database-security-design - Database Security and Privacy...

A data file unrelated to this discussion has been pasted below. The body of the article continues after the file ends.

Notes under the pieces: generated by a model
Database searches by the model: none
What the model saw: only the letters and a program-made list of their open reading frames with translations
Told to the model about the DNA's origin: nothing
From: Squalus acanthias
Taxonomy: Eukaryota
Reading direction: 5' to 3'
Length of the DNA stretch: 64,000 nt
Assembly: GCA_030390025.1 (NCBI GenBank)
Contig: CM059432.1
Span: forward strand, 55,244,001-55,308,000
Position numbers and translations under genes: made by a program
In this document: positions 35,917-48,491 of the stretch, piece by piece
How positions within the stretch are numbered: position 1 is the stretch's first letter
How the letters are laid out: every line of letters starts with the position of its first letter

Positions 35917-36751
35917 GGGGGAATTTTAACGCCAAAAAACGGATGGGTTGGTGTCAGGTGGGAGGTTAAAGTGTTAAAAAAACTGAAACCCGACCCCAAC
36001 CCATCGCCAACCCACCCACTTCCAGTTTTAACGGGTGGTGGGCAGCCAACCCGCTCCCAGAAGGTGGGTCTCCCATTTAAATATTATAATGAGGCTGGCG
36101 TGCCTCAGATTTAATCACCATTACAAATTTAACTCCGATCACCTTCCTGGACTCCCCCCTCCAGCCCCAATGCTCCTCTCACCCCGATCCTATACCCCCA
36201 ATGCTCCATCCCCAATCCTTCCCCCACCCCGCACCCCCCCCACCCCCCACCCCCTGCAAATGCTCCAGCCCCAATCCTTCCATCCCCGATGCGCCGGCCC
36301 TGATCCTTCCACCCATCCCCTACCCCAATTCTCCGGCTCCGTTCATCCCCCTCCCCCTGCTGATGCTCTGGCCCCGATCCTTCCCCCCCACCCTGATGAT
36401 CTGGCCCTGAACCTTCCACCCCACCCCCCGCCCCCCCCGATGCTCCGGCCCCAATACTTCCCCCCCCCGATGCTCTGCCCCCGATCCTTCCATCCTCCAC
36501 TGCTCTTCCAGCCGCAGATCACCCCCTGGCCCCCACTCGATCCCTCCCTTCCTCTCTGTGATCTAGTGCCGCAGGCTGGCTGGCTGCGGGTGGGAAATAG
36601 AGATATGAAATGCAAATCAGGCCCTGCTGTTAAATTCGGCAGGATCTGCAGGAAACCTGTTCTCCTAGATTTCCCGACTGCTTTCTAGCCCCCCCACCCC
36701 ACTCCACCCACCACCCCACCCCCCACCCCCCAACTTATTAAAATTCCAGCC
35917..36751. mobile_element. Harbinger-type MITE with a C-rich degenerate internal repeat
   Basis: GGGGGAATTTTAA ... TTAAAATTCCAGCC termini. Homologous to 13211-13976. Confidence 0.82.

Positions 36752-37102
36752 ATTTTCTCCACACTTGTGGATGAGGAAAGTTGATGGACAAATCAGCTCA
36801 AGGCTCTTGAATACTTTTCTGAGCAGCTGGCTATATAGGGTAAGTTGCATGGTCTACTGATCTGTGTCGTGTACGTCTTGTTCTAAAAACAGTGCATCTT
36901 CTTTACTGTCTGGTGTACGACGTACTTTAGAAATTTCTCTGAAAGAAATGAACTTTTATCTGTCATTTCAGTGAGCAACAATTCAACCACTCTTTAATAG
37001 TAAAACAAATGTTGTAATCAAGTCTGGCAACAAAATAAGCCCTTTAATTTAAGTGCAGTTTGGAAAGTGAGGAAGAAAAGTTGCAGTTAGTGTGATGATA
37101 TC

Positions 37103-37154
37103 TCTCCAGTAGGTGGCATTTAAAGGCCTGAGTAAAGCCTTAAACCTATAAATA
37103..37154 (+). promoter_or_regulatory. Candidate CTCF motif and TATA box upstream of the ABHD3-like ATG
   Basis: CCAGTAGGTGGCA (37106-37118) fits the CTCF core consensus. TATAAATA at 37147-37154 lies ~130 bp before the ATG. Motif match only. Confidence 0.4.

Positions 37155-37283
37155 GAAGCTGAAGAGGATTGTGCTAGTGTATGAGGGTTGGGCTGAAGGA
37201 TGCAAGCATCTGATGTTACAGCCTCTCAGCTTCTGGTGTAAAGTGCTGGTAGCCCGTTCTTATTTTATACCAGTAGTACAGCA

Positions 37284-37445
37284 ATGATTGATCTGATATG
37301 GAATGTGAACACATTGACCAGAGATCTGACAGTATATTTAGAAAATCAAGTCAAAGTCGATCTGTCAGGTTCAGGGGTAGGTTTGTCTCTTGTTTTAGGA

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Unformatted text preview: Database Security and Privacy Database Security - Farkas 1 Security Objectives Prevent/detect/deter improper Disclosure of information Prevent/detect/deter Improper modification of information Secrecy Integrity Availability Prevent/detect/deter improper Denial of access to services Database Security - Farkas 2 Policy Organizational policy Information systems policy Database Security - Farkas 3 Databases Databases Collection of interrelated data and set of programs to access the data Convenient and efficient processing of data Database Application Software Database Security - Farkas 4 Database Security Database Security Protect Sensitive Data from Unauthorized disclosure Unauthorized modification Denial of service attacks Security Controls Security Policy Access control models Integrity protection Privacy problems Fault tolerance and recovery Auditing and intrusion detection Database Security - Farkas 5 Protection of Data Confidentiality Access control – which data users can Access access Information flow control – what users can Information do with the accessed data Data Mining Database Security - Farkas 6 Access Control Ensures that all direct accesses to object are authorized Protects against accidental and malicious threats by regulating the read, write and execution of data and programs Database Security - Farkas 7 Access Control Requires: - Proper user identification Proper user - Information specifying the access rights is Information protected form modification form Database Security - Farkas 8 Access Control Access control components: - Access control policy: specifies the Access authorized accesses of a system - Access control mechanism: implements Access and enforces the policy Database Security - Farkas 9 HOW TO SPECIFY ACCESS HOW TO SPECIFY ACCESS CONTROL? Database Security - Farkas 10 Access Control Subject: active entity that requests access to an object - e.g., user or program e.g., Object: passive entity accessed by a subject Object: passive - e.g., record, relation, file Access right (privileges): how a subject is Access allowed to access an object allowed - e.g., subject s can read object o e.g., Database Security - Farkas 11 Protection Object Database Relation Record Attribute Element Advantages vs. disadvantages of supporting different granularity levels Database Security - Farkas 12 Relation­Level Granularity Confidential relation Person­name Salary Smith Company­ name BB&C Dell Bell $97,900 Black BB&C $35,652 Database Security - Farkas $43,982 13 Tuple­level Granularity Works Person­name Salary Smith Company­ name BB&C Dell Bell $97,900 Conf. Black BB&C $35,652 Public Database Security - Farkas $43,982 Public 14 Attribute­Level Granularity Works Person­ name Company­name Salary Publ. Publ. Conf. $43,982 Smith BB&C Dell Bell $97,900 Black BB&C $35,652 Database Security - Farkas 15 Cell­Level Granularity Works Person­name Salary Smith P Company­ name BB&C P Dell C Bell C $97,900 C Black P BB&C C $35,652 C Database Security - Farkas $43,982 C 16 Access Control Policies Discretionary Access Control (DAC) Mandatory Access Control (MAC) Role-Based Access Control (RBAC) Database Security - Farkas 17 Discretionary Access Control (DAC) For each subject access right to the objects are defined (subject, object, +/- access mode) (Black, Employee-relation, read) User based Grant and Revoke Problems: - Propagation of access rights - Revocation of propagated access rights Database Security - Farkas 18 DAC by Grant and Revoke GRANT SELECT ON Employee TO Black WITH GRANT OPTION ? Black GRANT SELECT ON Employee TO Red Red Brown revokes grant given to Black ? Brown (owner) GRANT UPDATE(Salary) ON Employee TO White Brown does not want Red to access the Employee relation White Database Security - Farkas 19 ImplementationFile 2 File 1 Access Control List (column) Joe:Read (ACL) Joe:Write Joe:Own Capability List (row) Joe:Read Sam:Read Sam:Write Sam:Own Joe: File 1/Read, File 1/Write, File 1/Own, File 2/Read Sam: File 2/Read, File 2/Write, File 2/Own Access Control Triples Subject Joe Joe Joe Joe Sam Sam Sam Database Security - Farkas Access Read Write Own Read Read Write Own Object File 1 File 1 File 1 File 2 File 2 File 2 File 2 20 Access Control Mechanisms Security through Views Stored Procedures Grant and Revoke Query modification Database Security - Farkas 21 Security Through Views Assign rights to access predefined views CREATE VIEW Outstanding-Student AS SELECT NAME, COURSE, GRADE FROM Student WHERE GRADE > B Problem: Difficult to maintain updates. Database Security - Farkas 22 Stored Procedures Assign rights to execute compiled programs GRANT RUN ON <program> TO <user> Problem: Problem: Programs may access resources for which the user Programs who runs the program does not have permission. Database Security - Farkas 23 Grant and Revoke GRANT <privilege> ON <relation> To <user> [WITH GRANT OPTION] ­­­­­­­­­­­­­­­­­­­­­­­­­­­­­­­­­­­­­­­­­­­­­­­­­­­­­­­­­­­­­­­­­­­­­­­­­­­­­­­­­­­­­­­­­­­­­­­­­­­­­­­­­­­­­­­­­­­­­­­­­­­­­­­­­­­­ GRANT SELECT * ON Student TO Matthews GRANT SELECT *, UPDATE(GRADE) ON Student TO FARKAS GRANT SELECT(NAME) ON Student TO Brown GRANT command applies to base relations as well as views Database Security - Farkas 24 Grant and Revoke REVOKE <privileges> [ON <relation>] FROM <user> ­­­­­­­­­­­­­­­­­­­­­­­­­­­­­­­­­­­­­­­­­­­­­­­­­­­­­­­­­­­­­­­­­­­­­­­­­­­­­­­­­­­­­­­­­­­­­­­­­­­­­­­­­­­­­­­­­­­­­­­­­ REVOKE SELECT* ON Student FROM Blue REVOKE UPDATE ON Student FROM Black REVOKE SELECT(NAME) ON Student FROM Brown Database Security - Farkas 25 Non-cascading Revoke B E A D C F A revokes D’s privileges E B A F C Database Security - Farkas 26 Cascading Revoke B E A D C F A revokes D’s privileges B A C Database Security - Farkas 27 Positive and Negative Authorization B - E + + A C D Problem: Contradictory authorizations • GRANT <privilege> ON X TO <user> • DENY <privilege> ON X TO <user> Database Security - Farkas 28 Negative Authorization B + - - + A E D + F C What should happen with the privilege given by D To F? Database Security - Farkas 29 Query Modification GRANT SELECT(NAME) ON Student TO Blue WHERE COURSE=“CSCE 590” Blue’s query: SELECT * FROM Student Modified query: SELECT NAME FROM Student WHERE COURSE=“CSCE 590” Database Security - Farkas 30 DAC Overview Advantages: Intuitive Easy to implement Disadvantages: Inherent vulnerability (look TH example) Maintenance of ACL or Capability lists Maintenance of Grant/Revoke Limited power of negative authorization Database Security - Farkas 31 Mandatory Access Control (MAC) Security label - Top-Secret, Secret, Public Objects: security classification - File 1 is Secret, File 2 is Public Subjects: security clearances - Brown is cleared to Secret, Black is cleared to Public Dominance (≥ ) - Top-Secret ≥ Secret ≥ Public Database Security - Farkas 32 MAC Access rights: defined by comparing the security classification of the requested objects with the security clearance of the subject If access control rules are satisfied, access is permitted Otherwise access is rejected Granularity of access rights! Database Security - Farkas 33 MAC – Bell-LaPadula (BLP) Model Single security property: a subject S is allowed a subject read access to an object O only if label(S) dominates label(O) dominates Star-property: a subject S is allowed a write access to an object O only if label(O) dominates label(S) No direct flow of information from high security objects to low security objects! Database Security - Farkas 34 Multilevel Security Multilevel Security Multilevel security users at different security level, see different versions of the database Problem: different versions need to be kept consistent and coherent without downward signaling channel (covert channel) Database Security - Farkas 35 Multilevel Relation Multilevel Relation Schema R(A1,C1,…,An,Cn,Tc) R: relation name Ai: attribute name Ci: security classes Tc: Tuple security classes Instantiation of relation: sets of tuples of the form <a1,c1,…,an,cn,tc> ai: attribute value ci: attribute classification label tc: tuple classification label Database Security - Farkas 36 Multilevel Relation Example SSN λ(SSN) Course λ(Course) Grade λ(Grade) 111-22-3333 S CSCE 786 S A TS 444-55-6666 S CSCE 567 S C TS Top­secret user sees all data Secret user sees Secret­View: SSN λ(SSN) Course λ(Course) Grade λ(Grade) 111-22-3333 S CSCE 786 S null S 444-55-6666 S CSCE 567 S null S CSCE 790 - Farkas Database Security - Farkas 37 37 Polyinstantiation Secret user sees Secret­View: SSN λ(SSN) Course λ(Course) Grade λ(Grade) 111-22-3333 S CSCE 786 S null S 444-55-6666 S CSCE 567 S null S •SSN is primary key •Secret user wants to update Grade for 111­22­3333 from null (i.e., missing value) to F •Allow update: inconsistent database, at TS level two different tuples exist with the same primary key (see next slide) •Not allow update: downward signaling channel, update is because of the existence of a TS value Database Security - Farkas 38 Polyinstantiation Top­Secret View: SSN λ(SSN) Course λ(Course) Grade λ(Grade) 111-22-3333 S CSCE 786 S A TS 111-22-3333 S CSCE 786 S F S 444-55-6666 S CSCE 567 S C TS Database Security - Farkas 39 ...